I was fortunate that over a twelve year period my district funded a small district staff development team to work with all new hires. In addition to being full time teachers with their own classroom responsibilities, they also observed and critiqued individual staff identified by administrators as needing coaching in specific instructional weaknesses. Unfortunately, the winds of change facilitated by both the administration and the local union quietly cut the program. Now they need to reinvent what has been lost. Teaching is a difficult job, you probably couldn’t do it without a lot of practice. Support teachers in becoming the best they can be. They want to be successful and it will help our kids too.

  • Philip

    The same as mine.

  • Joe Schaedler

    All institutions function best when they function meritocratically. Evaluations, if well designed & applied, would serve as effecive gauges & demonstrations of teacher merit.

    As such, regularized teacher performance evaluations should become an integral part of US educational institution.

    Still, seniority and longevity of service should not account for nothing. They should be mitigating qualifications on performance evaluations themselves, though they shuld not serve to exempt sub-mediocre teachers from due dismissal.

  • Lisa

    First and foremost I believe evaluations should play a role in teacher job security. The only way we get better is by feedback and most of us can improve on something. The problems I see with this are how they may be used, who will do them, and what safety nets are in place for the teacher who needs them.

    On another level, how will we/they determine why a student or group of students isn’t/aren’t making progress? Will we eventually fine parents who don’t read to their children? Actually create and enforce a truancy system where parents are penalized when their child doesn’t get to school?

    Because of the human element in teaching and learning, we are looking at a very complicated and difficult situation here. Will we get rid of the expensive teachers with their master’s degrees? What happens to that teacher with high standards and strong ethics that won’t give in to the vocal parent of a “good kid”?

    Teachers need to be held to high standards. Teachers also need to have support, both financially through true funding of education as well as respect from the very people they educated enough to win public office.

    As I consider the seven new systems of scheduling, collecting data, data analysis, specializing in reading, embedding math, deconstructing benchmarks, and identifying students for assistance that have been asked of me just in the last two years, I feel it’s a bit ironic that someone wants to evaluate the way I teach. I wish that I was allowed to do more of that.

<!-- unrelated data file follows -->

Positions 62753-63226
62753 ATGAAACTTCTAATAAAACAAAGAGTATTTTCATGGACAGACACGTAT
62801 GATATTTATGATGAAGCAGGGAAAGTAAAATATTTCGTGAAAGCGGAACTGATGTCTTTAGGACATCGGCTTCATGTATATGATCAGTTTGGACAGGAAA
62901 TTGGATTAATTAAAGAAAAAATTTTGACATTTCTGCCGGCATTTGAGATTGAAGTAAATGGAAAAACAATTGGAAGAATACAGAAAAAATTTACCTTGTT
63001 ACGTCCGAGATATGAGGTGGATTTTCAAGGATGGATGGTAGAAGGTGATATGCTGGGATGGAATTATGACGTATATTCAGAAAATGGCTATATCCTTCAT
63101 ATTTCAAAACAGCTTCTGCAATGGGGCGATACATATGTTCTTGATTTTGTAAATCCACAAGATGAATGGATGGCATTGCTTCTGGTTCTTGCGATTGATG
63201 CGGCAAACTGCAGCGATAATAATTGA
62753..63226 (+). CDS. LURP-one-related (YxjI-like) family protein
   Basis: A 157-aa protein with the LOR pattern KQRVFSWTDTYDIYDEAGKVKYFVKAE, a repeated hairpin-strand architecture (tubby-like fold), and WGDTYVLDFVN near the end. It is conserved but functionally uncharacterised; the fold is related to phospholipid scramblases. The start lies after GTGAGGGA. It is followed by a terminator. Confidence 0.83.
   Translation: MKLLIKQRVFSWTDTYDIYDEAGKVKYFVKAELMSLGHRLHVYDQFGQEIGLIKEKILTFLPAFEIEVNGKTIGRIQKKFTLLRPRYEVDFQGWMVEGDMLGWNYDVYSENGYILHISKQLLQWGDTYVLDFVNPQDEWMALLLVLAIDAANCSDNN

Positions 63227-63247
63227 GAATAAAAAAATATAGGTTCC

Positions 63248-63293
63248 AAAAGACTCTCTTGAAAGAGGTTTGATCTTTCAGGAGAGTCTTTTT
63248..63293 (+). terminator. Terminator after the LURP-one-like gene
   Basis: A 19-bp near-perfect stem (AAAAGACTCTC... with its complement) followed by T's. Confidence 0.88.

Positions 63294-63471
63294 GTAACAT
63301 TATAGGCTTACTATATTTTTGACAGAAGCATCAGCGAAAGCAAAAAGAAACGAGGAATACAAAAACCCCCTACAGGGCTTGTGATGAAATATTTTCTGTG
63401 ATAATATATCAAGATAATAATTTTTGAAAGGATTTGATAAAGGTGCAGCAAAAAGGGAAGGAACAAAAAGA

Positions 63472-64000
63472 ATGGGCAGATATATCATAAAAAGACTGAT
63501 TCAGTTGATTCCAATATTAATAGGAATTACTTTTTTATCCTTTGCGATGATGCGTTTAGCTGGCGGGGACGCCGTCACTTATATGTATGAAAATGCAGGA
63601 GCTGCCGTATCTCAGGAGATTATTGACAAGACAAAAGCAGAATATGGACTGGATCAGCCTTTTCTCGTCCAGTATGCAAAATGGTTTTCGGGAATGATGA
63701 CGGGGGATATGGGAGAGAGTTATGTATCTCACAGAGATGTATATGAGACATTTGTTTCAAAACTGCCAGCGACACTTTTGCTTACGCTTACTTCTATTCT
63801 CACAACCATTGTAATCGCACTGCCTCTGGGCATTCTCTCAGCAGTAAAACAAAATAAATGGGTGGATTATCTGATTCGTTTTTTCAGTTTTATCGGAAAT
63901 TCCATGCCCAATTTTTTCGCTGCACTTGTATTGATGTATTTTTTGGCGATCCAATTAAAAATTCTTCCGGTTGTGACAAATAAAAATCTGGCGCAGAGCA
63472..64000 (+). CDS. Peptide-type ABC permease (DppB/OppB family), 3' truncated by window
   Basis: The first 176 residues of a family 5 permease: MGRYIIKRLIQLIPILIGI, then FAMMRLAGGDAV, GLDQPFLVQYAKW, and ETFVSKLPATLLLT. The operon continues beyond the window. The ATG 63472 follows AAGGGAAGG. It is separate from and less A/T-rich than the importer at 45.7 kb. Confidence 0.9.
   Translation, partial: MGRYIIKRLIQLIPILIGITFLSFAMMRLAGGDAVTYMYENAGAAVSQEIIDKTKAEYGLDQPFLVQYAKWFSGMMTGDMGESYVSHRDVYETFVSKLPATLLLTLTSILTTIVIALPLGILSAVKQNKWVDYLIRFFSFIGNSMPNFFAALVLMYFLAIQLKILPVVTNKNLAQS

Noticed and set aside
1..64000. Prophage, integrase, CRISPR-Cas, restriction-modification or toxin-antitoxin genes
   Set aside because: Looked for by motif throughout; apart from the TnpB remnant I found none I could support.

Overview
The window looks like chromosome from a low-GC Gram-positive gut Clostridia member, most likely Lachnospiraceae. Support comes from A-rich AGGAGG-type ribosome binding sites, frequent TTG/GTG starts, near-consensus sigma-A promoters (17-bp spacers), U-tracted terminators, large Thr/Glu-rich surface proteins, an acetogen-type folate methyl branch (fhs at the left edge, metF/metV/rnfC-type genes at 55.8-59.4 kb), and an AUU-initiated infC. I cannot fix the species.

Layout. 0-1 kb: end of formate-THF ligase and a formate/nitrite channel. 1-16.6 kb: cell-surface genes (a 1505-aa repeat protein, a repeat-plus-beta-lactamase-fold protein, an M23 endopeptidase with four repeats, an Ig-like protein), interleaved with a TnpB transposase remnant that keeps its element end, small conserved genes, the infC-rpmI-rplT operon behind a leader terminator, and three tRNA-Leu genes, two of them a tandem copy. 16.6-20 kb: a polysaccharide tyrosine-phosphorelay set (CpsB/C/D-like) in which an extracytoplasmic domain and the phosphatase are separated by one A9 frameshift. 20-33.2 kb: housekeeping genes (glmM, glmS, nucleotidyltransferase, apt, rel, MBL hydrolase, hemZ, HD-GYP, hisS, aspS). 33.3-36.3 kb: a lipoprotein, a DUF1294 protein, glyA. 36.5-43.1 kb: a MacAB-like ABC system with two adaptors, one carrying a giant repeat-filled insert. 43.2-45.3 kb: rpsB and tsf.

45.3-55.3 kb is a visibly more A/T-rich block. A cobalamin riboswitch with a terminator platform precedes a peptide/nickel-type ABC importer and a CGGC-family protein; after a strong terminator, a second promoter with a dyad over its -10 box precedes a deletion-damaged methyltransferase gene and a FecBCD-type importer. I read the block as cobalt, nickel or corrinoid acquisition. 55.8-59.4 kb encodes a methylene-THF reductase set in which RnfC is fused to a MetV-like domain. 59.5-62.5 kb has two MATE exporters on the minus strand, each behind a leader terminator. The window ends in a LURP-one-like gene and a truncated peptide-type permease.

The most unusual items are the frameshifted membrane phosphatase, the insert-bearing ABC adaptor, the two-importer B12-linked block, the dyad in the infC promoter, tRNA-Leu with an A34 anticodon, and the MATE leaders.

• DCM

    Evaluations should play a large role in job retention, public or private sector. To this date I don’t believe there is a meaningful or accurate way to evaluate job performance in most large institutions, especially in education. I have a lot of respect for teachers- they do a job I have no desire or aptitude for. I’m certain that public school teachers are not our enemies and we should stop treating them as such. The more important question is how do we help teachers succeed? By providing a peaceful, stable home where education is valued.

  • Andrea

    Until teachers are valued in our society and paid as the are in Finland and China, the continuing evaluation of teachers is just a way to look like the country is doing something to improve our education system, without really doing the important things to improve our system. Continually attacking those benefits that protect teachers jobs, merely demoralizes teachers and the profession. When the country values teachers and pays them appropriately, then let’s evaluate them to the degree of private professionals. I have a daughter that would be a great teacher and I discourage her from the profession at every opportunity. Our country devalues them as we become more and more illiterate through our government policies that fail to care for the basic social and health care needs of our children.

  • Ron

    I would like to see a system similar to the military where individuals have a set period of time to achieve a particular rank. If they cannot demonstrate the ability to make the grade they cannot continue in the military. Give teachers a set number of years to demonstrate their ability. If the teachers cannot prove their effectiveness they lose their certification. This keeps the most effective teachers in the system and helps reward those teachers who sacrifice a great deal to stay in the profession.

  • John

    No school district states that they cut great expensive tenured teachers to keep low paid beginning teachers, they just do it. It would be politically inexpedient to state the truth. When school districts hire experienced teachers, the districts often don’t give the teacher pay credit for all their years of experience in order to save money.

  • Scott

    Teacher evaluations are already part of the system;

    thus this bill “puts in place” something that’s already there. Administrators are to evaluate probationary teachers a minimum of 3x per year, and continuing contract teachers at least 1x per year. The evaluation is to include suggestions/

    requirements for teacher improvement if necessary; those who fail to “measure up” accordingly can be terminated.